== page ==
The combination of increasing the money supply in order to pay people not to produce goods or services has consequences that not a lot of people are talking about. It flies in the face of the free market and is as nonsensical as a negative interest rate. A loan that is forgivable is unconventional to say the least, because a loan is normally defined as an amount borrowed that is expected to be paid back with interest. When a loan is given on a first-come-first-served basis for the purpose of paying people not to work and is forgivable because it’s guaranteed by the United States government, we shouldn’t call it a loan. It may be called socialism, maybe interventionism, and some may still prefer the term statism; but one thing is certain when it comes to the Paycheck Protection Program: it’s not capitalism!

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Open Competition in the Marketplace as Consumer Protection

04/27/2020Raushan Gross

When the customer receives defective, shoddy, or inferior-quality products and above market price—from the only game in town—the customer lacks an easy escape from incompetent or unscrupulous sellers. It behooves the customer to seek other viable options in the market from firms that offer similar products. But if there are no competitors at all, who and what improves choice and consumer protection?1 

What we know doesn't protect consumers are high barriers to entering the marketplace.  These are barriers that are set up to the extent of not allowing newcomers to risk their capital in order to better serve the customer. These barriers often take the form of government regulations. But regulations generally restrict competition rather than enhance it. Although government bureaucrats may have good intentions when putting regulations in place, regulations don't actually protect consumers. More regulation means fewer sellers, fewer customer choices, and fewer consumer protections. More market competition, on the other hand, provides more customer protections. Competition allows firms to develop better ways to serve people and protects customers by providing more choices.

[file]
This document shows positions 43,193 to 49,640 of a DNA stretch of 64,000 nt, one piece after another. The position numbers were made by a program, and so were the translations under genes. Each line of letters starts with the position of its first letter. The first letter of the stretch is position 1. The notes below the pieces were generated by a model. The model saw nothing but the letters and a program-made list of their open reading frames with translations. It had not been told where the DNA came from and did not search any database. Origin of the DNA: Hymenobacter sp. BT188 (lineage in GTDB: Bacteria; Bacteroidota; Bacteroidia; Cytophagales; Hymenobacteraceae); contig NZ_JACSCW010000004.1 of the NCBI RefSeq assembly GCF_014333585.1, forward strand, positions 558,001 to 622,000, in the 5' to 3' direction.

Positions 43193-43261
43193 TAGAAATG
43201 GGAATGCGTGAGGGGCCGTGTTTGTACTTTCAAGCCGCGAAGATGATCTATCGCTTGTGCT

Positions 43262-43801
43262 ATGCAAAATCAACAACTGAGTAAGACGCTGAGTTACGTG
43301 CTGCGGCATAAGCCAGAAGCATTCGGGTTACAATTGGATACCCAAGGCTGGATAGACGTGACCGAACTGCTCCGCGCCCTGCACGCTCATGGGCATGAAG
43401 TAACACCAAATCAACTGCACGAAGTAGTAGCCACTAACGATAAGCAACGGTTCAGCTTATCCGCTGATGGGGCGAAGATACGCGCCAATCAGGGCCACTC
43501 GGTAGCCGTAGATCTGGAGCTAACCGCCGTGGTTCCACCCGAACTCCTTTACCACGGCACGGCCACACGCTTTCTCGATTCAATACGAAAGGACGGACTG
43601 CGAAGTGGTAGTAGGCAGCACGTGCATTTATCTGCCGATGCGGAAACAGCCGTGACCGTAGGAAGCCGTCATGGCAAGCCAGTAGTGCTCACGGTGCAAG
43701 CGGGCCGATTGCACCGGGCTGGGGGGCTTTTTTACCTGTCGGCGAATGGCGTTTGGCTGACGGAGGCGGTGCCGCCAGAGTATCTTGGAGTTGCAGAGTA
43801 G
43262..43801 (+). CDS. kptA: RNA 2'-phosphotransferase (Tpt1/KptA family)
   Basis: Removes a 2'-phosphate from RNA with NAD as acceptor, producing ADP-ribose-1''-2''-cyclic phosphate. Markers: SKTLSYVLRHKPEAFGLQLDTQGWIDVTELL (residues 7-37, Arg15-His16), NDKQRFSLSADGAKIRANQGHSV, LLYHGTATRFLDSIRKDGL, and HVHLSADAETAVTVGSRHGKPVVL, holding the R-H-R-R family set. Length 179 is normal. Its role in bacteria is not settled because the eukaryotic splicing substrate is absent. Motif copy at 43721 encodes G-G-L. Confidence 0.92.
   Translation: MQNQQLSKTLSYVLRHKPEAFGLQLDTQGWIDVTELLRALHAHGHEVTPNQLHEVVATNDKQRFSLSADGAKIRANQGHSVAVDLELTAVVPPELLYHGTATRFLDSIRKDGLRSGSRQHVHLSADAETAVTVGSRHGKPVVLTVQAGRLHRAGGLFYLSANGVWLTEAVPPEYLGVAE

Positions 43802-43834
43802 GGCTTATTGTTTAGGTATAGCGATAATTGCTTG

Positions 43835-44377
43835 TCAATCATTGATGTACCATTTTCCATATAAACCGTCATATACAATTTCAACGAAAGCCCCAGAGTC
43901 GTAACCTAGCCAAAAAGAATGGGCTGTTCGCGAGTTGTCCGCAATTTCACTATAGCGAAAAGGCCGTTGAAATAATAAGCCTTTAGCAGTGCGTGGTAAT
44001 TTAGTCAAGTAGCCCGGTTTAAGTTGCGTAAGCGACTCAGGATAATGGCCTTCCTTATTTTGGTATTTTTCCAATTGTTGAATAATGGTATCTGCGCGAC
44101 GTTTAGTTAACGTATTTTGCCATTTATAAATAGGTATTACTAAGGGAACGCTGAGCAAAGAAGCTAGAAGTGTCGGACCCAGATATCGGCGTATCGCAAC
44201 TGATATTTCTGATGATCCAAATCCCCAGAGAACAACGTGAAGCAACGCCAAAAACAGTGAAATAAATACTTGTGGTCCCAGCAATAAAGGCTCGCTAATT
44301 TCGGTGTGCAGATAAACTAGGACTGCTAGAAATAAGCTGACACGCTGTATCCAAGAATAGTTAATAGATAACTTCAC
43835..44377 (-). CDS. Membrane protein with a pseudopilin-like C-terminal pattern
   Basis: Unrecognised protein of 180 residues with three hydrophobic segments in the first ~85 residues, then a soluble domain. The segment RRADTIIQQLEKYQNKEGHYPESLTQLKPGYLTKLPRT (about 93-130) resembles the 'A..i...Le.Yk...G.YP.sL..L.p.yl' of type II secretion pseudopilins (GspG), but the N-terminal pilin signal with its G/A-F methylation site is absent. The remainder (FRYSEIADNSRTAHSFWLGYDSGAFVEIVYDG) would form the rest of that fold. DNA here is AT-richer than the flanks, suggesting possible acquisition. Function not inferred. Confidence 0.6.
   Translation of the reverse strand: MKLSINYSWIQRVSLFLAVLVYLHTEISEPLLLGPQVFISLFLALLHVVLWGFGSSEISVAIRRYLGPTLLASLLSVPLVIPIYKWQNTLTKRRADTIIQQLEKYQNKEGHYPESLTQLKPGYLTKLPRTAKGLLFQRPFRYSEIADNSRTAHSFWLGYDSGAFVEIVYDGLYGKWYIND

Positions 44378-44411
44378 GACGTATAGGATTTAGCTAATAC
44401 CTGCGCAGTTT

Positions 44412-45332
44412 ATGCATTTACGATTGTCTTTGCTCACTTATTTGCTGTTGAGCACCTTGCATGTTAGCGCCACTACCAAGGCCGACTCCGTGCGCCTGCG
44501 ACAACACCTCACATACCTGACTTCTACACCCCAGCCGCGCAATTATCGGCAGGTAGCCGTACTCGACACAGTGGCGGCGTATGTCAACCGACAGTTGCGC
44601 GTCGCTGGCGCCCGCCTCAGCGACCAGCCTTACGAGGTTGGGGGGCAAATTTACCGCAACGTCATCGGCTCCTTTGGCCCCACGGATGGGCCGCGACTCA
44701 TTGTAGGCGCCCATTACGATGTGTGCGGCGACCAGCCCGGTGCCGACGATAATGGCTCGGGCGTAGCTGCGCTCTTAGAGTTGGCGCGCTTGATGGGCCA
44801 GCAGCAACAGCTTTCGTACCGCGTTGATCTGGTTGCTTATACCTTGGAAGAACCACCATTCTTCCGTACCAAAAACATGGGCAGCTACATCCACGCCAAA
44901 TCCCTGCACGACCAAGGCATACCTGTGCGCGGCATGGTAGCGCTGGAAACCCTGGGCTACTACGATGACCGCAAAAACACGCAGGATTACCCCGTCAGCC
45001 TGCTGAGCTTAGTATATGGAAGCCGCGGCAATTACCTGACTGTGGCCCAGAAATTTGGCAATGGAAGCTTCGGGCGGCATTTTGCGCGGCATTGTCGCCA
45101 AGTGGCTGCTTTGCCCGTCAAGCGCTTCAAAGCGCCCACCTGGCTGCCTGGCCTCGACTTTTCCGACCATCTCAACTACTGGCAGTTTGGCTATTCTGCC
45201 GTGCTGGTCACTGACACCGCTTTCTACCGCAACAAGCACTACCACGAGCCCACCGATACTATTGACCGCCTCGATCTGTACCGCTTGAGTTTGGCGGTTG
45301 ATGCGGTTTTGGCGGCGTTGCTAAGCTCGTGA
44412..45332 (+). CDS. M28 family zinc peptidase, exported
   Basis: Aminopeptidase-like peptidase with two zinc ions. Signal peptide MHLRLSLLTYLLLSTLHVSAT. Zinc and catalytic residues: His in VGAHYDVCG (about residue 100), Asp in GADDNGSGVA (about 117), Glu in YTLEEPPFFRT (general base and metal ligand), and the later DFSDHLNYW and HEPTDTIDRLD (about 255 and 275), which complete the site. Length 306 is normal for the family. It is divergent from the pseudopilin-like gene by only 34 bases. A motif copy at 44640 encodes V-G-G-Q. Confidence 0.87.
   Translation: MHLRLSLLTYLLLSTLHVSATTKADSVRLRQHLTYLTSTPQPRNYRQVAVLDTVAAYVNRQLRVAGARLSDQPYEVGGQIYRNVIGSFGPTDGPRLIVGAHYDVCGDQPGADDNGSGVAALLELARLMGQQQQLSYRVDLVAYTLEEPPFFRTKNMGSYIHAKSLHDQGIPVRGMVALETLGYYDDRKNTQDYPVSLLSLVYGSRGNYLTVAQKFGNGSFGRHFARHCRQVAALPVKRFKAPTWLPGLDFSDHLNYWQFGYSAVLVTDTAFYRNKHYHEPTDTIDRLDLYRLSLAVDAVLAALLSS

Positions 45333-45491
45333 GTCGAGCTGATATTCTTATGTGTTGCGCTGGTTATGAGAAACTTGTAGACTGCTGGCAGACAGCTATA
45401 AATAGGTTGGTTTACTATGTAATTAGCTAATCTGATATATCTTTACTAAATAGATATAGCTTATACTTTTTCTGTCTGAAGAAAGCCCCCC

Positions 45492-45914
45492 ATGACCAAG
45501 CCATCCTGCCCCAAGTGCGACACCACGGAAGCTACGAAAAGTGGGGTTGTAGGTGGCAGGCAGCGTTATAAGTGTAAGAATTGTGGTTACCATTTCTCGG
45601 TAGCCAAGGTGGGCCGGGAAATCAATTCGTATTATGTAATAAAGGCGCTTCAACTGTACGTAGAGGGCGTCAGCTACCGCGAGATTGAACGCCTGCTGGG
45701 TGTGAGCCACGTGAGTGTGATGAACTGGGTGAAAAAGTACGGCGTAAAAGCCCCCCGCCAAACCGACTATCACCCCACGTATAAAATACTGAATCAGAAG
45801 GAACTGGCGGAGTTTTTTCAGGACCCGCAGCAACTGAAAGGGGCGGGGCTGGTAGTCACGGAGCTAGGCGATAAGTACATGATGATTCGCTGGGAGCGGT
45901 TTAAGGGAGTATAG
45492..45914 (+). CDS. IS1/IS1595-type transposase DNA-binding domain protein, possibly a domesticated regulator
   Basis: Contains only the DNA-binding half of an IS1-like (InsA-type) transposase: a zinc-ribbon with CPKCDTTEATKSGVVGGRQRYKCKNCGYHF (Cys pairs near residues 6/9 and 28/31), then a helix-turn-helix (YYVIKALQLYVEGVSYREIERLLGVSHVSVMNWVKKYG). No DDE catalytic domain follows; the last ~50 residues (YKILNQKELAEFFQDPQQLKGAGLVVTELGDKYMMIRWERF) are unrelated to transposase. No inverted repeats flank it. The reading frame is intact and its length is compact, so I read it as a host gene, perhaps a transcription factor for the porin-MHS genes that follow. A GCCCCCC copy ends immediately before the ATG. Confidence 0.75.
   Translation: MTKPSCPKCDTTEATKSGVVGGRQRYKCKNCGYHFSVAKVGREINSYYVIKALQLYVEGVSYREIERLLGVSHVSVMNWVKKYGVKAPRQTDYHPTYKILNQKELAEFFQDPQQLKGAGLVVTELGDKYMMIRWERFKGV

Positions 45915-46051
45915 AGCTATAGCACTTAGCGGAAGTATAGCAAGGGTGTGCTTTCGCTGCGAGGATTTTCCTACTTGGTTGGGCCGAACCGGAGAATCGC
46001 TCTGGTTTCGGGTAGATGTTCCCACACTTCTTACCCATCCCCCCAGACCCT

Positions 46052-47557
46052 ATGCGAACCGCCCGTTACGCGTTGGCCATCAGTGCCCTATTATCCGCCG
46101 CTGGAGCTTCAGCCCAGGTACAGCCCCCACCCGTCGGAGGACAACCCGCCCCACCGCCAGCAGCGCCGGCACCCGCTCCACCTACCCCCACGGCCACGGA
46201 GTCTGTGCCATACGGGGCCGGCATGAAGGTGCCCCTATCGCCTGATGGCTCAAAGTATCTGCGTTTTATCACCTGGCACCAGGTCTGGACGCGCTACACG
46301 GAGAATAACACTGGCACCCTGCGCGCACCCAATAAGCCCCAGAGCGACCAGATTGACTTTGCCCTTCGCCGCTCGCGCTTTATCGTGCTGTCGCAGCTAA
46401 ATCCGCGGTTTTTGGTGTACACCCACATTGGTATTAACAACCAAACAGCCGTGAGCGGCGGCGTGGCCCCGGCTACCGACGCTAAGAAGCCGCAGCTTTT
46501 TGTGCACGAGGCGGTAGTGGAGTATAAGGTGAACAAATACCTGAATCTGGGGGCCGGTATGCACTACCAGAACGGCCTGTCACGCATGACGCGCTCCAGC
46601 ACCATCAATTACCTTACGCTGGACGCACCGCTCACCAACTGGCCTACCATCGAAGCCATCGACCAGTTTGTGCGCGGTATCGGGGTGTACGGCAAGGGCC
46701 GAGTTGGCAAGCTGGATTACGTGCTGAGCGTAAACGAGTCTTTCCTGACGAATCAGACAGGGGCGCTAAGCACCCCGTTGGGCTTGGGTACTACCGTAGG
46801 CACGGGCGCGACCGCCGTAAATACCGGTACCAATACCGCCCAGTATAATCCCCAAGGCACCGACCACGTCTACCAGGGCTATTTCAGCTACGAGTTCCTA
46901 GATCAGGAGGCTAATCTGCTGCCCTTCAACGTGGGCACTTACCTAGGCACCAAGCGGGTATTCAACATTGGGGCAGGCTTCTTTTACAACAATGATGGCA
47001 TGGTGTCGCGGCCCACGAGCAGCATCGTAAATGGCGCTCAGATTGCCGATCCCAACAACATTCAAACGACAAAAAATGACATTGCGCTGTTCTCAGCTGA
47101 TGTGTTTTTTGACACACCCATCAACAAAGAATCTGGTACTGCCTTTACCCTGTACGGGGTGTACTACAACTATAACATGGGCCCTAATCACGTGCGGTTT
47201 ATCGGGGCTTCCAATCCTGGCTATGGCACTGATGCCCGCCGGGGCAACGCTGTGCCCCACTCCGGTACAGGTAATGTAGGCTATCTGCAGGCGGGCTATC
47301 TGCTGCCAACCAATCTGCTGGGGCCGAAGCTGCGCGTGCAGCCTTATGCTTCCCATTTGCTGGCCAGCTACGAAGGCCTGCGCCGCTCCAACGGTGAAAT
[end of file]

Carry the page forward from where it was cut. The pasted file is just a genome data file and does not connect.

Although consumers should be able to shop around for substitutable goods and services, oftentimes they can’t. For example, the taxi industry—heavily regulated by harsh and inflexible rules—has been disrupted by technology-driven transportation services such as Uber. Professor Walter Williams highlighted the lack of competition in the taxi industry back in the early 1980s. Now we see the result of newcomers entering this industry. They protect customer wants and needs and have broadened their customer base many times over. More importantly, they have given customers a choice, and thereby protection.

Competition, for the sake of consumer protection, hinges on the premise of the market as a process. As Sowell stated in Wealth, Poverty, and Politics, “Wrong premises seldom lead to correct conclusions.”  A wrong premise is erecting more barriers to industry and market entry. What protects the consumer from a single provider selling faulty products and providing bad service? The answer boils down to the number of choices available to the consumer. Producers and providers have to respond to particular prices, quality, and service matters that represent customer "votes"—how much business they get. Votes signal to the producer-entrepreneur that they are serving clients well, which encourages the producer to provide the utmost quality.